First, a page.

- The CCD hosted a Community College Institute (annual conference pre-conference) for the first time, 2007
- The NASPA Board of Directors approved a further name change to Community Colleges Division after March 2008
- NCC On-Line was initiated which provided free call-in opportunities for community college professionals. Offered quarterly, these sixty-minute sessions include a presentation on a specific topic, materials, and time for questions and answers, 2011
- Establishment of Regional Award and National Community College Professional Award, 2011
- NASPA Board of Directors approved a new Community College Institutional Fee structure to better encourage institutional memberships, 2012
- NASPA sponsored for the first time a 3 day CCD board retreat in NYC, 2014
- The CCD was instrumental in securing access to the CCJRP as part of the overall NASPA membership, 2016
- The CCD created a Latinx/a/o Task Force (in 2014 at NYC CCD Summit) to address the needs of Latinx students and professionals working at Community Colleges. As a result, a new partnership between the CCD and the Latinx/a/o Knowledge Community was born, 2015
- Developed a CCD regional representative tool kit, 2017
- Launched a new national CCD Research Award, 2017
- The CCD established an intentional and direct social media/marketing presence, 2018
- A CCD special interest NASPA Foundation fund was created, 2019
- A CCD board leadership and on-boarding manual was developed, 2020
- The 2020 annual conference was canceled due to the COVID-19 Pandemic
- The 2021 annual conference went virtual for the first time due to the COVID-19 Pandemic
Community Colleges Division Directors
2022-2024, Richard Monroe
2020-2022, Edward Martinez
2017-2020, Kimberly Lowry
2016-2017, Quincy Martin III
2014-2016, Paulette Dalpes
2012-2014, Kathryn Mueller
2010-2012, John Laws
2008-2010, Debbie Kushibab
2007-2008, Magdalena de la Teja (chair)
CCD Professional Spotlight
- Dr. Magdalena H. de la Teja earned a Ph.D. in Higher Education Administration from The University of Texas at Austin and a J.D. degree from the UT School of Law.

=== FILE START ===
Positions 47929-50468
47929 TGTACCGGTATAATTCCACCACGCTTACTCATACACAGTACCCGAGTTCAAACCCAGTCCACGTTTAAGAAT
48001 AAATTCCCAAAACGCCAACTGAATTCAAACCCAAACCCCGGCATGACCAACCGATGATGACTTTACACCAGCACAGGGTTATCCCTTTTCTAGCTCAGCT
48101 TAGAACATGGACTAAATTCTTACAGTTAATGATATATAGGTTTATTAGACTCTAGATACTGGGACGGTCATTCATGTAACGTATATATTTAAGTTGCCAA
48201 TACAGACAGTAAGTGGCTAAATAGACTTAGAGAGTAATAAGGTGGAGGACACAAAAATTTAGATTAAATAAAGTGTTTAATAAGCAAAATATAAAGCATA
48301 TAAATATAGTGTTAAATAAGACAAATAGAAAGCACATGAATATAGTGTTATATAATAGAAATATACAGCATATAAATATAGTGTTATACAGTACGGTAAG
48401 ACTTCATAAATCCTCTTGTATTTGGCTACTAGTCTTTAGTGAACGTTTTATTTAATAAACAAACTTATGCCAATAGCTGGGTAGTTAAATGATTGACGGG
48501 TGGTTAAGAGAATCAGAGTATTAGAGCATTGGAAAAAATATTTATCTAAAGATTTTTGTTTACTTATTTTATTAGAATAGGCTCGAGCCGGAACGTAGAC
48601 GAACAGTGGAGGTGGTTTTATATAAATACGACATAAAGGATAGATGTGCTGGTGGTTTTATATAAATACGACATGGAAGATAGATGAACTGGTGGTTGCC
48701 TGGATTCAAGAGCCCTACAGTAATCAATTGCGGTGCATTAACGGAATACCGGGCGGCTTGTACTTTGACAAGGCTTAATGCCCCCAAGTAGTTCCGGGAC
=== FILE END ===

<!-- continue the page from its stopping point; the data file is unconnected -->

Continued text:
- Career: From February 2009 through August 2017, Dr. de la Teja served as the Vice President for Student Development Services at Tarrant County College (TCC), Northeast Campus. She was a teacher in Brownsville, served as Dean of Student Services at Austin Community College, practiced law with the Texas Legislature, and was an administrator at UT Austin.
- In 2021, she began working as a Subject Matter Expert consultant with the Jed Foundation, a nonprofit in NYC. JED’s mission is to protect the emotional health and wellbeing and prevent suicide of our nation’s teens and young adults.
- Leadership: NASPA (professional home of student affairs) -- founding chair of the Community Colleges Division (CCD), founding chair of the CCD Latinx/a/o Task Force, service on the NASPA Board of Directors, NASPA Foundation Board, and faculty member of the inaugural Escaleras Institute. She received the NASPA 2023 John L. Blackburn Distinguished Pillar of the Profession Award and named a NASPA Pillar of the Profession in 2014. She is a Past President of the Texas Association of Chicanos in Higher Education (TACHE) and received the Lifetime Achievement Award in 2017. She was faculty for the Inaugural TACHE Career & Leadership Development Institute and received the 2020 & 2021 Mentor of the Year Award.
- She is a graduate of the inaugural 2013 class of the American Council on Education (ACE) Spectrum Executive Leadership Program.
- Recognition for Service: She was recognized in 2017 with the NASPA Latinx/a/o Knowledge Community Outstanding Student Affairs Officer Award and in 2016 with the Phi Theta Kappa Regional and International Award for her service as a college administrator.
- Publications: Dr. de la Teja is an author via NASPA, ACPA, Routledge, and other entities on various issues, including student diversity, equity, leadership, access, learning, and success and has presented on these and other topics at state and national conferences. She is a coauthor of Learning and Leading in an Age of Transformation, a 2022 DIO Press (NYC) book. In 2021 she was interviewed by Global Connections Television about her work on Master Capacity Builder transformational leadership, the focus of the book.